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Thyroid function tests

Thyroid function tests are blood tests which help to check the function of your thyroid gland. They are mainly used to detect an underactive thyroid gland (hypothyroidism) and an overactive thyroid gland (hyperthyroidism).

Lots of basic information about the thyroid gland can be found in the separate leaflet called Thyroid Problems (also including Parathyroid Glands). This leaflet will only deal with the blood test that measures how your thyroid is working, not the specific diseases, such as Graves' disease, that affect the thyroid.

Note: the information below is a general guide only. The arrangements, and the way tests are performed, may vary between different hospitals. Someone can have their thyroid function test in one hospital and it could give slightly different results to having it measured in another hospital. It is important to interpret the results of your thyroid function test with the doctor who requested them - so if the test was requested by your GP, they will give you the result. If it was requested by a hospital consultant, you need to get the result from them and your GP will not have it.

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What is a thyroid function test?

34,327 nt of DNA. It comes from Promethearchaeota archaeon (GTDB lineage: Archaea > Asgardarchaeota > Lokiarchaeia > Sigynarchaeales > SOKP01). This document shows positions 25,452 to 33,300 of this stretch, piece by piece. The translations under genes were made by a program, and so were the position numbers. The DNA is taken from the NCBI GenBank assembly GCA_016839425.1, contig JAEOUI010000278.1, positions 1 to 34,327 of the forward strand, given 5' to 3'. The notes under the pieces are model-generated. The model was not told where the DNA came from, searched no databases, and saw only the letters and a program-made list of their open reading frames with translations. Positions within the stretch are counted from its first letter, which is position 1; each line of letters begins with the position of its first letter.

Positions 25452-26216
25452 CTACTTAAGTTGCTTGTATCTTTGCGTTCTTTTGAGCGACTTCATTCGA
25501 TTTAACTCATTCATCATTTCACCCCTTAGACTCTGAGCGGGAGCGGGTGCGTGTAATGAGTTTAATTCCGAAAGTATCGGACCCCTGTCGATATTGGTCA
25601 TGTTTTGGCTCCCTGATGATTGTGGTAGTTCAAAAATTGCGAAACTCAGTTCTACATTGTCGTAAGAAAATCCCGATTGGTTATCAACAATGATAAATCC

A thyroid function test is a blood test measuring the levels of the hormones made by your thyroid gland. The test also checks the level of a hormone made by the pituitary gland in your brain, which acts on your thyroid gland.

The two hormones, thyroxine (T4) and thyroid-stimulating hormone (TSH), work together and are usually in balance. In a healthy person the brain produces just the right amount of TSH to keep the thyroid gland ticking over. The thyroid gland then produces just the right amount of thyroxine.

This is called a feedback loop: if the thyroid gland makes too much thyroxine it will feed back to the brain to make less TSH. This diagram shows the feedback loop between the thyroid gland in your neck and the pituitary gland in the brain:

regulation of thyroid hormones

regulation of thyroid hormones

See the separate leaflet called Thyroid Problems (also including Parathyroid Glands) for more details.

What are thyroid function tests used for?

Thyroid function tests are usually done to find out whether the thyroid gland is working properly. This is mainly to diagnose an underactive thyroid gland (hypothyroidism) and an overactive thyroid gland (hyperthyroidism).

People with some conditions have an increased risk of autoimmune thyroid problems and so are often advised to have thyroid function tests undertaken each year. This conditions include:

Certain medicines can also affect the function of your thyroid - for example, amiodarone and lithium.

Thyroid function tests can also be done to:

  • Monitor treatment with thyroid replacement medicine for people who have hypothyroidism.

  • Check thyroid gland function in people who are being treated for hyperthyroidism.

  • Screen newborn babies for inherited problems with the thyroid gland.

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What happens during a thyroid function test?